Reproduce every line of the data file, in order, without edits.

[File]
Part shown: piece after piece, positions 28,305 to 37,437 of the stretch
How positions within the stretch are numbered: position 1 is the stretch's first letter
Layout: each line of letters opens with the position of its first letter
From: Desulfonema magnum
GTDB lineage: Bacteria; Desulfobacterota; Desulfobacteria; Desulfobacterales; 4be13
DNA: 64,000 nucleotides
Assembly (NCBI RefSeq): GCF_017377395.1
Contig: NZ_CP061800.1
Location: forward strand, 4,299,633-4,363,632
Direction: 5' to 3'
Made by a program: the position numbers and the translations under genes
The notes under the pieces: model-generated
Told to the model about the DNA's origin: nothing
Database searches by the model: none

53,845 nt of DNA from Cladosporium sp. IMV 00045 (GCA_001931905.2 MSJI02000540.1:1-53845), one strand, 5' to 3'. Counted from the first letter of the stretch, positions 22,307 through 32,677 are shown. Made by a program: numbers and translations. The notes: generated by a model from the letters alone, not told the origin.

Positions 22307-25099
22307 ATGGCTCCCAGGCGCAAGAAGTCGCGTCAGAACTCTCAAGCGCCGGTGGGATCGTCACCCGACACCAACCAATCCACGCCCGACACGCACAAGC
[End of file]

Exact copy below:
Part shown: piece after piece, positions 28,305 to 37,437 of the stretch
How positions within the stretch are numbered: position 1 is the stretch's first letter
Layout: each line of letters opens with the position of its first letter
From: Desulfonema magnum
GTDB lineage: Bacteria; Desulfobacterota; Desulfobacteria; Desulfobacterales; 4be13
DNA: 64,000 nucleotides
Assembly (NCBI RefSeq): GCF_017377395.1
Contig: NZ_CP061800.1
Location: forward strand, 4,299,633-4,363,632
Direction: 5' to 3'
Made by a program: the position numbers and the translations under genes
The notes under the pieces: model-generated
Told to the model about the DNA's origin: nothing
Database searches by the model: none

53,845 nt of DNA from Cladosporium sp. IMV 00045 (GCA_001931905.2 MSJI02000540.1:1-53845), one strand, 5' to 3'. Counted from the first letter of the stretch, positions 22,307 through 32,677 are shown. Made by a program: numbers and translations. The notes: generated by a model from the letters alone, not told the origin.

Positions 22307-25099
22307 ATGGCTCCCAGGCGCAAGAAGTCGCGTCAGAACTCTCAAGCGCCGGTGGGATCGTCACCCGACACCAACCAATCCACGCCCGACACGCACAAGC